HMS Victory - the galley

HMS Victory: Brodie's Patent Galley
Brodie's Patent Galley (1780) provided roasting, boiling and baking

The galley provided the means for cooking hot food for all of the ships crew - at the time of Trafalgar, 821 men. The galley stove burned firewood (kept dry in its own store in the hold). Due to the risk of fire in a wooden ship, the galley fire was put out in rough weather or during action to prevent sparks or burning embers from setting light to the deck around the galley. Crews were often given a hot meal before being called to clear the ship for action - there was little knowing when the next hot meal might be able to be cooked. In rough weather, when the crews were often wet and cold, there was no respite from cold food.

The crew ate in groups of 8 to 12 men known as a 'mess'. These groups remained together throughout a voyage so the men became 'mess-mates'. Each day one man would take his turn as 'duty cook'. It was his responsibility to fetch the day's rations from the hold and to prepare the food for cooking. The prepared food was then taken along to the galley to be cooked (each mess marked its food with a metal tag). The galley cook was often a naval pensioner or wounded sailor - unable to perform the normal heavy shipboard tasks, he cooked the food for all the crew - a cook's pay substantially supplemented the poor pension given to a man wounded in battle. The duty 'mess cook' would then collect the food for his mess and carry it back to his mess-mates.

HMS Victory - Menu
Daily ration Sunday Monday Tuesday & Saturday Wednesday & Friday Thursday
Loaf of bread
or 1 lb biscuit

1 gallon (8 pints) beer
½ pint Rum

Salt pork - 2 lb per man Cheese and oatmeal Salt beef - 2 lb per man Cheese and oatmeal Salt pork - 2 lb per man

HMS Victory: Hold Food and drink was stored in the hold in large barrels or casks. To prevent the casks from rolling around, they were set down into a bed of shingle. Casks were lifted out of the hold to provide the daily ration and then broken down to save storage space.

Storage of food was a major problem - there were no refrigerators and canned meat did not appear until 1816. At the time of St. Vincent, the only means of preserving meat was to store it in salt. This made the meat very hard and dry - and if there had not been enough salt added to the barrel when the meat was packed, it was probable that the meat would have rotted. Bread did not keep so flour was baked into hard biscuit. These became soft in storage and tasted unpleasant by the time they were issued. Weevils and maggots infested the biscuit - men were advised to eat biscuit with their eyes closed so that they did not see the soft bits!

Water rapidly became green, brackish and stagnant. Admiralty orders were given that Captains should replenish their fresh water stocks at every opportunity - and that casks should be used in rotation, oldest first. Because water kept for such short time, beer was provided at a rate of 1 gallon per man per day. If beer was not available, then wine could be substituted. Each man was also entitled to a ration of 2 gills (½ pint) of rum per day. The rum was issued at morning and evening meal times - at a rate of 1 gill (¼ pint) of neat rum mixed with 3 parts of water (the mixture is known as grog. Grog made the water drinkable and the food taste better!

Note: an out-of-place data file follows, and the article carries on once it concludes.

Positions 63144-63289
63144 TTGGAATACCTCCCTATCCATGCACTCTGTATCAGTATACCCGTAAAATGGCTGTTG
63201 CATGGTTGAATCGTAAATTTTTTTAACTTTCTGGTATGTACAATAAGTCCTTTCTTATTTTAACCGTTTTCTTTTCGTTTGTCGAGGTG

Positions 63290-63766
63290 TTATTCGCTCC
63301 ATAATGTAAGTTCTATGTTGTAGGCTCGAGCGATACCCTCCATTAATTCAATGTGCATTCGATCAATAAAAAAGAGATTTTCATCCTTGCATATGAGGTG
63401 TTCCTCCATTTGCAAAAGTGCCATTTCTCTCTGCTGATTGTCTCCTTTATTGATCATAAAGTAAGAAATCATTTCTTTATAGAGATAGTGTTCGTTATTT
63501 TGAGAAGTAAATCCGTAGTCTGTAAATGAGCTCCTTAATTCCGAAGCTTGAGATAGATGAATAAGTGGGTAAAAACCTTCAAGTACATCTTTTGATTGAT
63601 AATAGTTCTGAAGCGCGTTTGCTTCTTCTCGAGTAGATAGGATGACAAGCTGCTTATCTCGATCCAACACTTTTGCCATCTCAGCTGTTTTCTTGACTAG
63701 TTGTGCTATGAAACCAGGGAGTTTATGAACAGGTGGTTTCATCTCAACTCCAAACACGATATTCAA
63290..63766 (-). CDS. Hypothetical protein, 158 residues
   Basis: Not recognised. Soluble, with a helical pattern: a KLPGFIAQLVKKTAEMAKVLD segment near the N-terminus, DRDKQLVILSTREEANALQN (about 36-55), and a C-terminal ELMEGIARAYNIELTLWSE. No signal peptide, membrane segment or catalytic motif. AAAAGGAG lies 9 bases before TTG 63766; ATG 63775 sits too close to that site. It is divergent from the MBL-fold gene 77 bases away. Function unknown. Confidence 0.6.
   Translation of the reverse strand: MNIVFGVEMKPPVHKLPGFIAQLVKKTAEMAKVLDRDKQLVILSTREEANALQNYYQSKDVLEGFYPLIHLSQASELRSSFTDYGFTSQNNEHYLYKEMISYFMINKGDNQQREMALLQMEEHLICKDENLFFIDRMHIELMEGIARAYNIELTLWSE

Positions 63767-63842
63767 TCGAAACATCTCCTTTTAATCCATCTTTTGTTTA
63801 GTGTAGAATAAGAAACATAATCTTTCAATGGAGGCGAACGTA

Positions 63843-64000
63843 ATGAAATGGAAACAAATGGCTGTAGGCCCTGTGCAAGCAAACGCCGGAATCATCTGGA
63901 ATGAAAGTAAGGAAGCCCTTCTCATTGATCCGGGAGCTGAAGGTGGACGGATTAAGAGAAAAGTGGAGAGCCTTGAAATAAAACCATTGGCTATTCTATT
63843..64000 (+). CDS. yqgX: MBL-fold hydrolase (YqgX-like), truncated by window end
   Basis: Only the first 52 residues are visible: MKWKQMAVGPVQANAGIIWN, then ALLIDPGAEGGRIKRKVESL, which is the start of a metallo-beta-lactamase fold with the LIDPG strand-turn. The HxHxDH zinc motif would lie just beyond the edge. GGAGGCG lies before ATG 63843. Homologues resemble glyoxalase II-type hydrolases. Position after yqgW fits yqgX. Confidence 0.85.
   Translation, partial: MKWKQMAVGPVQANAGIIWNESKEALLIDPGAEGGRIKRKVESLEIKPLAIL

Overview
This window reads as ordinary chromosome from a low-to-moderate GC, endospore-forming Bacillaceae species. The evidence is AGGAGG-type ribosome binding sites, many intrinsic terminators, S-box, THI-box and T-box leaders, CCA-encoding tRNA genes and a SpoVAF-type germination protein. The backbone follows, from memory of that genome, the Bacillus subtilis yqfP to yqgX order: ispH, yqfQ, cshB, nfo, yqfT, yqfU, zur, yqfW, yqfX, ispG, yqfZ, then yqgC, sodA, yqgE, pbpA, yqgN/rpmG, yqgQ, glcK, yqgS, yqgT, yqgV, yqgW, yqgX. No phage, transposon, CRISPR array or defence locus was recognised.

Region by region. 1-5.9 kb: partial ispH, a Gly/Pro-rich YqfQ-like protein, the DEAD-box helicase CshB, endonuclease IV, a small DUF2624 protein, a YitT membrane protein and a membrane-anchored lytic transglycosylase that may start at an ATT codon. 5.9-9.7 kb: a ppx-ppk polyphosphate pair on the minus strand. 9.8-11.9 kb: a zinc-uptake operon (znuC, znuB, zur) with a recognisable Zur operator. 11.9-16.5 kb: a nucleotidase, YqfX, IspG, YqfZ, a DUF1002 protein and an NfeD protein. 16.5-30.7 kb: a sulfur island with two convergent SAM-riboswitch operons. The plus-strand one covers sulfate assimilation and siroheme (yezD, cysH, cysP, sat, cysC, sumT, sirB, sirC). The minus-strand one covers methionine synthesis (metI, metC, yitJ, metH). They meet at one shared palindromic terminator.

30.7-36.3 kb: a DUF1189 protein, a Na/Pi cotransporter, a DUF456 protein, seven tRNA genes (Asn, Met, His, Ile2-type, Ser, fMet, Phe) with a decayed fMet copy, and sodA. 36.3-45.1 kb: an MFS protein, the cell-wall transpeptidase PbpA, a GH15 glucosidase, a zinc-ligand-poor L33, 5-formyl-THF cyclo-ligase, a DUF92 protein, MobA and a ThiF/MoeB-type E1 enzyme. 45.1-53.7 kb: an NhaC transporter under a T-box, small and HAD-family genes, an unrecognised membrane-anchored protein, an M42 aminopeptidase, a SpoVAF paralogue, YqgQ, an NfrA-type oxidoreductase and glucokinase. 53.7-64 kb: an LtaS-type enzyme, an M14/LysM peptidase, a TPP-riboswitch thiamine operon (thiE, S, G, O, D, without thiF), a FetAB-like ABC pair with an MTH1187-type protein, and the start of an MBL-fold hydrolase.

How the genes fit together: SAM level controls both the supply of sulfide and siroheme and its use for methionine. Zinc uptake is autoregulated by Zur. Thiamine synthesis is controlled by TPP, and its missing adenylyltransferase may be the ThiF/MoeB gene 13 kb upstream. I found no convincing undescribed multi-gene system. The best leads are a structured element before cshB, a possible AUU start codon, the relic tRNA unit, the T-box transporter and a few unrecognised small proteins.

HMS Victory: Messtable A mess table between two guns on the lower gun deck. The table folds down and has wooden bowls and spoons. Food was collected in the wooden pans, together with a barrel of beer for each man per day. A boy (powder monkey) would sit on the biscuit barrel at the end of the table

HMS Victory: Galley Some food was available fresh - from animals kept on board. A small quantity of fresh milk, eggs and meat was available but was usually kept for the Admiral, Captain and other officers. Food could be prepared in the galley where there was a small work space.

Some fresh water was obtained from a condenser on the galley flue - useful for treating the sick and wounded and also as a source of fresh shaving water for the Admiral and Captain!

How to get maggots and weevils out of a barrel of biscuits!

Place a piece of meat or fish on a plate and put the plate across the top of the barrel. Wait until the meat/fish is covered in maggots then throw away the bait and the maggots. Replace and continue until no further maggots are collected

Food facts

  • The poor quality of food supplies and corruption amongst suppliers was one of the major causes of the mutinies of 1797 - at Spithead and the Nore

  • Admiral Sir John Jervis made a point of despatching ships to restock the fleet with fresh meat, vegetables, lemons and water whilst on blockade duty in the Mediterranean

  • Oranges, lemons and limes were issued to prevent the spread of scurvy - British seamen became known as Limeys

  • Despite the poor condition of food, many seamen would still have eaten better and more than they would have at home where agriculture was struggling to feed an increasing population

St Vincent 1797 - HMS Victory, the virtual tour

Page creation: Peter Milford - St Vincent College, February 1997